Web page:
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Absolutely a good point about the paint making a huge difference. From one brand to another. As well, even within brands. Each paint manufacturer makes different grades that perform differently.

For example Ben Moore produces Aura which has an incredibly fast dry time and can look great if you can keep up with it, or can look absolutely horrible if you can't. I tend to use Regal, which is one step below Aura and never fails to produce good results. For me at least.
 
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Old 04-04-14, 07:15 AM
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Paint is strange, even if sticking to the same brand.

For example: I used Dulux Diamond with a 'pearl' sheen on a big job. It was used on metal doors and frames. It covered extremely well, 1 primer and 1 finish was fine, but we did 2 finish anyway since the client was picky. Now, I bought a gallon of that same paint for use at home. Plain white, with no tint (for some trim) and it doesn't cover worth ****. I've had to put 1 primer and 4 coats on a new metal frame in my basement and it still has a fee shadows I can see. In this case, adding any sort of colour to it would likely make a huge difference.

Edit: I forgot to mention, I have a half gallon of the same paint in semi-gloss and it covers perfectly fine. (both untinted, white base)
 

Last edited by m_bisson; 04-04-14 at 07:47 AM.
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Old 04-04-14, 07:23 AM
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I've never considered one coat of paint to be satisfactory no matter what brand/grade I use. If you're doing plain white and it's taking four coats of paint, there's something wrong happening, or the paint is garbage.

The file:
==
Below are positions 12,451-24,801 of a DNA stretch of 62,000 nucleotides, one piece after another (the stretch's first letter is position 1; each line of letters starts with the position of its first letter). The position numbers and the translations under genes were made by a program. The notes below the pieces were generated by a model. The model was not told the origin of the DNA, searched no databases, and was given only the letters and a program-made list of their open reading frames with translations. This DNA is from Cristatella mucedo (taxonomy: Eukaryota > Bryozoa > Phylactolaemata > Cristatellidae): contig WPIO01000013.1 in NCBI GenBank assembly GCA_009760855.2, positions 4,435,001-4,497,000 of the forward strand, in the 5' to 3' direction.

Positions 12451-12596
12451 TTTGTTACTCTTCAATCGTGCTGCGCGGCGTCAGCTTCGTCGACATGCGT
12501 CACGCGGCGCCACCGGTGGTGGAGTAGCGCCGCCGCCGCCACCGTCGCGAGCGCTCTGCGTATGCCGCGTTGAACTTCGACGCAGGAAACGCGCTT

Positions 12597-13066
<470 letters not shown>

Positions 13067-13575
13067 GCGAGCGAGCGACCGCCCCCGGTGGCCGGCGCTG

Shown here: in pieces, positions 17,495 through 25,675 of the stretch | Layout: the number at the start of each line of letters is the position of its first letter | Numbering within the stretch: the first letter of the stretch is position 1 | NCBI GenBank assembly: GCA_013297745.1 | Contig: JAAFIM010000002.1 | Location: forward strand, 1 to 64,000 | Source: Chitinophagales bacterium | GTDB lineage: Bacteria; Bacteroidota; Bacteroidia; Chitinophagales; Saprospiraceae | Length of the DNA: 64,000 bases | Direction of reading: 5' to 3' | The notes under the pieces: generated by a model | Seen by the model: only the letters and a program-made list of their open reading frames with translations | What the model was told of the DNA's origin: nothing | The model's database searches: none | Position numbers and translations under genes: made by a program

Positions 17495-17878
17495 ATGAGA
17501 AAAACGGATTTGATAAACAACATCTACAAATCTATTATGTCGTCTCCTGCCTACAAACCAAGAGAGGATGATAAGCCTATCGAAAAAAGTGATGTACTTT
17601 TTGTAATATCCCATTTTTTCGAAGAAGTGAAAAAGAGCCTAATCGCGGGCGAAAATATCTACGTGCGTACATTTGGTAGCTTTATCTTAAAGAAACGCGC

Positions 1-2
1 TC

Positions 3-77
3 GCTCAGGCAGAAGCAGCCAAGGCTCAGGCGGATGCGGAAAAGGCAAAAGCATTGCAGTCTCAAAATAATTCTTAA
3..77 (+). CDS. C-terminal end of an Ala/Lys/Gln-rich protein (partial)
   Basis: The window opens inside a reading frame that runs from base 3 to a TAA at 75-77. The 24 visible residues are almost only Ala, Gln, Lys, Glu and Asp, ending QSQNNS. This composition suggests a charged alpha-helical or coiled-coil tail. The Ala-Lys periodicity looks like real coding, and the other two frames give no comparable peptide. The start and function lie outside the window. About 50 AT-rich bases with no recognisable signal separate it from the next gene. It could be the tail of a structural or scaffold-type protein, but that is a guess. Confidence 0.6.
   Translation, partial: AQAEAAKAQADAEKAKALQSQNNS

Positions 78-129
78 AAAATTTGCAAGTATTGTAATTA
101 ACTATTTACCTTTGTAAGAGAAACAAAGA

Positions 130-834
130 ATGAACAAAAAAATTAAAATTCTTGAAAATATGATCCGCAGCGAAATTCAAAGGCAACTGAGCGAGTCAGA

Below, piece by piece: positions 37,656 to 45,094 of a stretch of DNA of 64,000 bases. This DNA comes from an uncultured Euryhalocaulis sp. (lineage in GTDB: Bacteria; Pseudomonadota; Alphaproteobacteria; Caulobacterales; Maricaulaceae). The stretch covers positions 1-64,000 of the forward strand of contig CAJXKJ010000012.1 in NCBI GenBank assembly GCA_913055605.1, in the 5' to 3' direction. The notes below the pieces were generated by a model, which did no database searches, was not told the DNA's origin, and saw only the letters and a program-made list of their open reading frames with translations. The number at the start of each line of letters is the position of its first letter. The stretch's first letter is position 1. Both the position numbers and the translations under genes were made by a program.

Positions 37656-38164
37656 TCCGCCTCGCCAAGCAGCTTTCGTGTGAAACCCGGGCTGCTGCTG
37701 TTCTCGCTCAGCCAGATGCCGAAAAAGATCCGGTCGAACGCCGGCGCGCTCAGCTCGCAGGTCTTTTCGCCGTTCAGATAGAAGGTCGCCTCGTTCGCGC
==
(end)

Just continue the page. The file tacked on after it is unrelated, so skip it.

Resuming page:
A short while ago I was painting a bathroom for a customer. I went to pick up the paint at the local Ben Moore retailer. They said they didn't have any of the base I required in stock, but they could trick the paint to work for the colour I needed using a different base. I trusted them so I said "sure let's do it". Never again will I allow anyone to try that. First coat went on horribly. It looked like the cheapest kids water colour paint you've ever seen. It was going to take 4 or more coats to work properly. I gave up, went back to the shop and got a gallon in a better grade with the correct base.

No problems. Lesson learned.
 
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Old 04-04-14, 07:59 AM
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A high quality waterborne enamel trim paint, like what you would get at a paint store (not box store) will flow out a little better, provided you work fast and don't keep going back and forth through it. Using the wrong roller and working too slow- giving it that one last final rolling- could be part of the problem... the paint is getting tacky by the time you get done with each piece. The mohair hot dog roller is what you should be using in the first place, so switching to that a no brainer. You should probably try that first before you go splurge on better paint.

The other option would be an oil based trim enamel, which would also flow out better since it dries slower.

Brushing and rolling can look good if you do it right but will never give you the "flawless" look of a sprayed on finish.
 
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Old 04-04-14, 08:14 AM
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I often find here in Canada (Vancouver, and here in Ontario at least), no paint stores I've used stock waterborne enamels. I've read about them on here, and asked about them in the stores but the staff have always just said that they could possibly special order them.

Oil paints have been on the liquidation shelves for over a year now and are mostly gone with the exception of some specialty paints like sign paint, etc.
 
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Old 04-04-14, 08:41 AM
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Wow! Thanks everyone for the responses!